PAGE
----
Have a minute, great. Because this may be the only chance for you to hear about this great disaster the dust bowl or known as the dirty thirties. In the 1930’s there was an horrible disaster called the dust bowl. The people who lived through the dust bowl, lived through a nightmare, that nightmare didn’t end till ten years later. Ten years, of drought wind dirt that’s a long time for a storm (Campbell __).
he early 20th century was a period of social change and urbanization which followed by the Great Depression. The dust become a way of life. A dust bowl survivor described what daily life was like during the dust bowl: “ In the morning the dust hung like fog, and the sun was as red as ripe new blood. All day the dust sifted down from the sky, and the next day it sifted down. An even blanket covered the earth. It settled on the corn, piled up on the tops of the fence posts, piled up on the wires; it settled on roofs, blanketed the weeds and trees” . Strong wind blowed all the time. The sky was cloudy and dusty. The sun hides between the thick layers of dust. Dust blown everywhere and covered everything including houses. Layer of dust piled
Consequently, the Great Depression made money very limited, so many people got multiple jobs to support their families. As cited in the Digging In, Robert J. Hastings states that his fathers “willingness to take any job” and his mother’s “ability to stretch out every dollar”, is an example of how many lived back then. Whatever money people could make, was required to be used over a period of time, as people had no income they could rely on. Whilst this was a major step in putting people into poverty, it did not completely do so.
Dust Bowl, The Southern Plains in the 30’s written by Donald Worster and published in 1979, is an informative text on the Great Plains during the Great Depression. Donald Worster is a credible author because he not only earned a Ph.D. from Yale in environmental history, but he also had previously written a book on the environment and the economy.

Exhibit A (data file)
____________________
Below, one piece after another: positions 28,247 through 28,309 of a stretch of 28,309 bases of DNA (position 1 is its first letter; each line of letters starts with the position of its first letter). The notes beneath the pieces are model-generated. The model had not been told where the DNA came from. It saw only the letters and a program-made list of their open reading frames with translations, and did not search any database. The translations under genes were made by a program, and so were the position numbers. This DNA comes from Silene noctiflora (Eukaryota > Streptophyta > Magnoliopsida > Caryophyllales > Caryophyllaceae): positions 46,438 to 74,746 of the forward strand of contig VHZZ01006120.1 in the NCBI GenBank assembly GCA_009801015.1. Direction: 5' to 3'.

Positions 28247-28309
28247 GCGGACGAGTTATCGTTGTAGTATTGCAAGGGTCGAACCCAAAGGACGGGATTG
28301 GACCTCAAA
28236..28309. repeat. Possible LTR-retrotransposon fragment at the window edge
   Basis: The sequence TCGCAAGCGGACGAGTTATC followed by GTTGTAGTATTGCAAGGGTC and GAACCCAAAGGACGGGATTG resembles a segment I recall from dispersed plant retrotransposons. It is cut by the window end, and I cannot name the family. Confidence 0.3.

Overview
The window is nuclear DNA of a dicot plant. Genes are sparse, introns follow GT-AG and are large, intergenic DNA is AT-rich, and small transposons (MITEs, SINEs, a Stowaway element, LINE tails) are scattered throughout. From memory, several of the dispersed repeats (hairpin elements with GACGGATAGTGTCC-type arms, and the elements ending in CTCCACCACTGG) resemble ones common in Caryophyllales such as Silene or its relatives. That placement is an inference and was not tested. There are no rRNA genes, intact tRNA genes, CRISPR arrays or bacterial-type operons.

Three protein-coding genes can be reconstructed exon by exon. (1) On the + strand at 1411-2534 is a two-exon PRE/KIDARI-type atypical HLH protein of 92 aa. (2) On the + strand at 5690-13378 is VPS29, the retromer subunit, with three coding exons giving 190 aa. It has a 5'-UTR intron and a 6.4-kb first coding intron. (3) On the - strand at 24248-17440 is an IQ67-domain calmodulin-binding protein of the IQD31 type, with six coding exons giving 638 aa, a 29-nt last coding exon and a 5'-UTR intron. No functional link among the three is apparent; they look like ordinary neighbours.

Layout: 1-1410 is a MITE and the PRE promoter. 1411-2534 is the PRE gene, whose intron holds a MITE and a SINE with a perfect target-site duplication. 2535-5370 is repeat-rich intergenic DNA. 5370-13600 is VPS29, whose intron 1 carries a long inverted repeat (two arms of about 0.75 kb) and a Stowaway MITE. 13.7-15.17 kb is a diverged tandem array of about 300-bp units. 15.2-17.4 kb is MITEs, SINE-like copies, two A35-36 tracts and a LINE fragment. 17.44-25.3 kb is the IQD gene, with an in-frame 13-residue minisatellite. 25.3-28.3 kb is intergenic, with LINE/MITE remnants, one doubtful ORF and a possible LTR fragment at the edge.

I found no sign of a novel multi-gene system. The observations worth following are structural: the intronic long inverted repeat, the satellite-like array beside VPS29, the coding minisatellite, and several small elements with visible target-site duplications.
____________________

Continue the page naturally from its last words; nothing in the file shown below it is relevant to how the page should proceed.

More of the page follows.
“With the gales came the dust. Sometimes it was so thick that it completely hid the sun. Visibility ranged from nothing to fifty feet, the former when the eyes were filled with dirt which could not be avoided, even with goggles ”( Richardson 59). The Dust Bowl was a huge dust storm in the 1930s that stretched from western Kansas to New Mexico. People that lived in that area could not step outside or they would get dust in their lungs. Livestock could not breath or find food sources. Thousands of people lost their homes due to the storm. Changes in farming and agriculture in the early 1900s altered the landscape and soil creating the perfect environment for the Dust Bowl and impacted living conditions and economic policy.
The Dust bowl effected people in many ways such as becoming unemployed and becoming very poor and hungry. This led to many people abandoning their homes to go find jobs somewhere else. The Dust Bowl destroyed many farmers’ lives during the Great Depression.
The Dust Bowl was an agricultural devastation that deeply affected the nation in the 1930s. In the beginning of 1932, a drought struck the Midwestern and Southern Plains. This caused the soil in over-plowed and over-grazed lands to dry to dust and blow away. During this time, a lot of laws and projects were taken into consideration to provide relief and promote rehabilitation. The Emergency Relief Appropriation Act was approved on April 8th, 1935 for drought relief. It provided $525 million and employed over 8.5 million people in the Works Progress Administration. The Dust Bowl left many farmers and their families broke and having to turn over their fields to the bank. The Emergency Farm Mortgage Act of 1933 gave $200 million to farmers facing